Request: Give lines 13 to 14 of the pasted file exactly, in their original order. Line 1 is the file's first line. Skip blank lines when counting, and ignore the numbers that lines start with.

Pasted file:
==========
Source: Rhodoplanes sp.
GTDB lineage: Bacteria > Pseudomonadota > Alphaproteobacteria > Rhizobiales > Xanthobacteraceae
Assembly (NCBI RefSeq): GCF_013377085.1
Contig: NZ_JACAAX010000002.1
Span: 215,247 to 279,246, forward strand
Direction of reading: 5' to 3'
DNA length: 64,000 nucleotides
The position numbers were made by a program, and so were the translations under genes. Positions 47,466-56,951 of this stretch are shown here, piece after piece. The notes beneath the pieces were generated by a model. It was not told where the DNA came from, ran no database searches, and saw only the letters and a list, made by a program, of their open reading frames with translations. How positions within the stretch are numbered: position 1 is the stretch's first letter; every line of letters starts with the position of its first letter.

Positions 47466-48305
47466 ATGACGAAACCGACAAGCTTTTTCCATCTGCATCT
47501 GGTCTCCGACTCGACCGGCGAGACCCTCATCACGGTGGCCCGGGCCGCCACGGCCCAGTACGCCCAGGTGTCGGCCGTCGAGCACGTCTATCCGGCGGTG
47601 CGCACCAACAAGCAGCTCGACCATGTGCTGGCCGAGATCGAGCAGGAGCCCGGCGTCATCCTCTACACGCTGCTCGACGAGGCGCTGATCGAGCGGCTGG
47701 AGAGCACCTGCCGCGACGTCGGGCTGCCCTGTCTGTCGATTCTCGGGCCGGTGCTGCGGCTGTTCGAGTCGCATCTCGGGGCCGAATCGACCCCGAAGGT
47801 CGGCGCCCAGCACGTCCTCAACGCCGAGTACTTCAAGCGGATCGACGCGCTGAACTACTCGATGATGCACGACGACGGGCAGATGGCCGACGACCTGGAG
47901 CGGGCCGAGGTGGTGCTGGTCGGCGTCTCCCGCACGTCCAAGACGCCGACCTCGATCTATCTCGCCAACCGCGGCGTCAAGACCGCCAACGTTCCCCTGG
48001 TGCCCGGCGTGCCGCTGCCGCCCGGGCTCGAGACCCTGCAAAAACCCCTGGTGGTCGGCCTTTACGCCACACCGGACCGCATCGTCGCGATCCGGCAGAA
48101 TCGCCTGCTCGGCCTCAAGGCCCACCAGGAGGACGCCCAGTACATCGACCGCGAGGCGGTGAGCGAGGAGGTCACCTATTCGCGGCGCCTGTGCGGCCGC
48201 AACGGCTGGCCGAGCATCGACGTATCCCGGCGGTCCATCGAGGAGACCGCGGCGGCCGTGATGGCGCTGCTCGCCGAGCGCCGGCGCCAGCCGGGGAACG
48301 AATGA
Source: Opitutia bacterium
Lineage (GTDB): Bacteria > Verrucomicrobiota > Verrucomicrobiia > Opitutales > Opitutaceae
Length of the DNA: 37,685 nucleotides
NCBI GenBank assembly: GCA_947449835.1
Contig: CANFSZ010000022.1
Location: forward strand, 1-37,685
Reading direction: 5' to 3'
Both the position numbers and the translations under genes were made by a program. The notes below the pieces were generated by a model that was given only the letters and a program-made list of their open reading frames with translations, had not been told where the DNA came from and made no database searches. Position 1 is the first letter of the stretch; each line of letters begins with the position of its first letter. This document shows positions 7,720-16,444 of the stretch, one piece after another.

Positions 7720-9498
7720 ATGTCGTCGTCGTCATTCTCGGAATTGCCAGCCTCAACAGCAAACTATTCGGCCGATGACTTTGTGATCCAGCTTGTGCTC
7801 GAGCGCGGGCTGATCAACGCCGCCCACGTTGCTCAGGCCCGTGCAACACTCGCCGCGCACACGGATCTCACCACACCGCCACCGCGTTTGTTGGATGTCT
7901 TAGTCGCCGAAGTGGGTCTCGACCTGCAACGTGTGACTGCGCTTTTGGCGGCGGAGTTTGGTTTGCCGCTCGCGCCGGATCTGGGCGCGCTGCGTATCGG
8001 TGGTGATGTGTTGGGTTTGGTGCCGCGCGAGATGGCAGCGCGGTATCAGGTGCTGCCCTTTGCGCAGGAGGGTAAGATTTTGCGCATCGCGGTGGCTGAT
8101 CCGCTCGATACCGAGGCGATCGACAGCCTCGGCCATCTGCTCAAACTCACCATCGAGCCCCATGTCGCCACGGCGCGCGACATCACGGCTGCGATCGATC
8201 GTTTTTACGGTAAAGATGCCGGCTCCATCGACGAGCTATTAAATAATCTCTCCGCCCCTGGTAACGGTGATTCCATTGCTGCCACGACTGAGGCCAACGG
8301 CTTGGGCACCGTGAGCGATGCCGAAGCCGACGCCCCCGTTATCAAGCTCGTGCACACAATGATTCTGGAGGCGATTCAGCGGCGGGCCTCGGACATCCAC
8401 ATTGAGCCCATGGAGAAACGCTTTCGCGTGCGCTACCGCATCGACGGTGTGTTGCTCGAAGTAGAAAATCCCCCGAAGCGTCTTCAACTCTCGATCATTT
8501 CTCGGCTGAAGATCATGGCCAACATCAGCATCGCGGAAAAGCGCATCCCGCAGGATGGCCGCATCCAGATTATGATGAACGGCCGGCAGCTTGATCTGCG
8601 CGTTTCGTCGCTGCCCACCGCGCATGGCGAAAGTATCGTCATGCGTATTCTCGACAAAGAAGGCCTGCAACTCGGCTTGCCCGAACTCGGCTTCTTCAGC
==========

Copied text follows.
47701 AGAGCACCTGCCGCGACGTCGGGCTGCCCTGTCTGTCGATTCTCGGGCCGGTGCTGCGGCTGTTCGAGTCGCATCTCGGGGCCGAATCGACCCCGAAGGT
47801 CGGCGCCCAGCACGTCCTCAACGCCGAGTACTTCAAGCGGATCGACGCGCTGAACTACTCGATGATGCACGACGACGGGCAGATGGCCGACGACCTGGAG